- Rain cover for camera and lenses (shower caps work in a pinch.)
- Small microfiber towel to dry gear after rain or waterfall photography
- Extra batteries plus the charger; even more in winter as they tend to finish faster in cold weather.
- Extra memory cards because you’ll take more photos than you can imagine.
- Winter photography gloves – ex. Valleret Gloves
Iceland Shopping Guide For Outdoor Gear
Don’t worry if you forget something. Gas stations on the Ring Road carry many essentials such as hats, gloves, and ice cleats.
The popular South Coast destination of Vik has a well-stocked grocery store as well as an enormous Icewear shop. And Reykjavic has several outstanding outdoor gear shops.
Prices for good-quality items are comparable (or just slightly higher) to what you will pay for the same outdoor gear in the US. And since tourists can get the 11-14% VAT refund at departure, it’s tax-free too.
Known for their Icelandic wool clothing and outdoor gear, Icewear produces some of the best quality merino wool base layers.
We also like their Hengill Wool Insulated Trousers (available in men’s and women’s sizes.) They’re lightweight, warm, water-repellent, and reinforced at the knee. So, they can be used as winter pants, as well as an insulating mid-layer.
Icewear has shops–carrying a variety of brands, not just their own–in Vik, Akureyri, and several locations around Reykjavik. Their products can also be found at Iceland gas stations as well as online.
66 North° makes excellent parkas, snow pants, and jackets. Their Goretex rain jackets reminded me of the 90s North Face Summit Parka, but ultimately I opted for the new Futurelight. Instead, I picked up a beautiful Gortex-lined Icelandic Wool Sweater that’s my first choice to wear in Iceland on frigid days.
66 North° has multiple locations in and around Reykjavik and Akureyri, and items can be ordered online.
The North Face
For decades, North Face has been producing some of the best expedition gear. We’ve used the same his-and-hers Summit-series waterproof jackets for over twenty years but were hesitant to trade in Goretex for the new lightweight breathable Futurelight technology.
However, I tried the Dryzzle Futurelight Parka and now I’ll never go back to jackets with armpit vents.
The North Face has a well-stocked store in Reykjavic that carries all their latest styles, plus shoes and boots. It’s next door to the 66 North shop located near the Icelandic Phallological Museum. Items can also be ordered directly and on Amazon.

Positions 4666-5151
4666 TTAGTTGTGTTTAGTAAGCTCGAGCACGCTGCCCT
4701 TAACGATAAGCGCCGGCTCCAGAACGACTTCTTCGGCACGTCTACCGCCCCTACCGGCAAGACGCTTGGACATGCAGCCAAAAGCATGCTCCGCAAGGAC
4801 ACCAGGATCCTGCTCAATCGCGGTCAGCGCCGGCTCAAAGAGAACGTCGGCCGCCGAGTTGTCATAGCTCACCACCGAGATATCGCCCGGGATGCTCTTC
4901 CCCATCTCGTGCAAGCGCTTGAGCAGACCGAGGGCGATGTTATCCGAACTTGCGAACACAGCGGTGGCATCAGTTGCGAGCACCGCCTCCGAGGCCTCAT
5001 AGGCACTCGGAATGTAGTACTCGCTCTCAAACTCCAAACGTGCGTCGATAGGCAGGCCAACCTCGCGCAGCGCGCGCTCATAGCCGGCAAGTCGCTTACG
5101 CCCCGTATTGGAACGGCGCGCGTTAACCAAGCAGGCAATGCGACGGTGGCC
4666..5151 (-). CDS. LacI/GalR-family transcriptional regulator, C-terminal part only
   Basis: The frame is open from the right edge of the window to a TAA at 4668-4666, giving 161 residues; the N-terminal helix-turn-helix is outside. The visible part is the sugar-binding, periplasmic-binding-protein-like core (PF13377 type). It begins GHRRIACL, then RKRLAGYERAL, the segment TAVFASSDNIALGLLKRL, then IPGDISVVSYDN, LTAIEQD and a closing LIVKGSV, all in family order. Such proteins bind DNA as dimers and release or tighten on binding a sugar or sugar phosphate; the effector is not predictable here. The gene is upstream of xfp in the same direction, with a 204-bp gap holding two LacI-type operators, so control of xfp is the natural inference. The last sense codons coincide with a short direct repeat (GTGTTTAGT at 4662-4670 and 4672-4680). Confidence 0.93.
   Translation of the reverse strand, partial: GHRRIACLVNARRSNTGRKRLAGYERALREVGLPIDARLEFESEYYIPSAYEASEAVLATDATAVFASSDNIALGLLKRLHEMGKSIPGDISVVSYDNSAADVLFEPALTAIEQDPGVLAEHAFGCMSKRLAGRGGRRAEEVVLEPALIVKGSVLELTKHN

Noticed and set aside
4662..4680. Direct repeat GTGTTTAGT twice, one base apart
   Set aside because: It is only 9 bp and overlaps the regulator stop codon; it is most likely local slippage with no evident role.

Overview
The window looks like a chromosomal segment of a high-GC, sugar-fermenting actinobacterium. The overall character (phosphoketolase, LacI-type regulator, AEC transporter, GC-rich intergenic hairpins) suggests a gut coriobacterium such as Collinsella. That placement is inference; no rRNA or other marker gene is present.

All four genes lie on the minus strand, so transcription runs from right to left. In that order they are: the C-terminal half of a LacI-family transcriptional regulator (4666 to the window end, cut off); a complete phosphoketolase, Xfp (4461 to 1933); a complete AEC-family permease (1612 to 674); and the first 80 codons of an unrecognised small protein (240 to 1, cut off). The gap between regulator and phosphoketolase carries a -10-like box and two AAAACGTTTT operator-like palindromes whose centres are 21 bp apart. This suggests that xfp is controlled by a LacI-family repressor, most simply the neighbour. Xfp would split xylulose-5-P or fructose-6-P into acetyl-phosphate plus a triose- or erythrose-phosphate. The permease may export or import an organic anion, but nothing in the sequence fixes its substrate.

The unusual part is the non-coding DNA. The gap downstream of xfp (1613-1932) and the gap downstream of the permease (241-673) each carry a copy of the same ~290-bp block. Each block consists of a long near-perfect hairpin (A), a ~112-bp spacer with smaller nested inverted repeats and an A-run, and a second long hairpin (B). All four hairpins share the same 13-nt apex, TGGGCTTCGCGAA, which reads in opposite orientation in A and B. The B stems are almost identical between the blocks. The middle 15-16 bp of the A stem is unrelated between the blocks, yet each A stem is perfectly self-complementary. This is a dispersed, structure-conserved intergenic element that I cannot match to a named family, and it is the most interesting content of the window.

Nordic sweaters never go out of style, and you can’t go anywhere in Iceland without running into them. Some of the best quality Icelandic sweaters can be found at (or ordered) from the Handknitting Association Iceland.
Be aware that Icelandic wool is very, very scratchy. A softer alternative is the ponchos, hats, and gloves found at Muk Iceland. Find their shops around Reykjavik’s Rainbow Street, or at the gift shop by the Seljalandfoss waterfall.
Items are available to order directly online too. FYI, their blankets make wonderful gifts (if you can bear to part with them.)
Salomon makes some of the best waterproof shoes, but it can be difficult to find them. Alparnir carries them, as well as a good selection of outdoor equipment from a variety of brands.
There are two store locations, one on Rainbow Street in Reikjavic and another on the cruise harbor.
It’s worth investing in gear you can rely on for years. For those of us living in the Northeast USA, this is what we wear season after season.
Better-quality outdoor gear makes for much more enjoyable winter hikes, ski trips, and just running around town.
Iceland Travel Guides
- Iceland In November
- 8-Day Iceland Itinerary
- NYC To Reykjavik; Easy East Coast Trip
- 5 Date-Night Reykjavik Restaurants (& 3 Bonus Brunch Spots)
- 5 Best Hotels In Reykjavik You’ll Love
Disclosure: Some of the links above are affiliate links. This means that, at zero cost to you, I will earn an affiliate commission if you click through the link and finalize a purchase.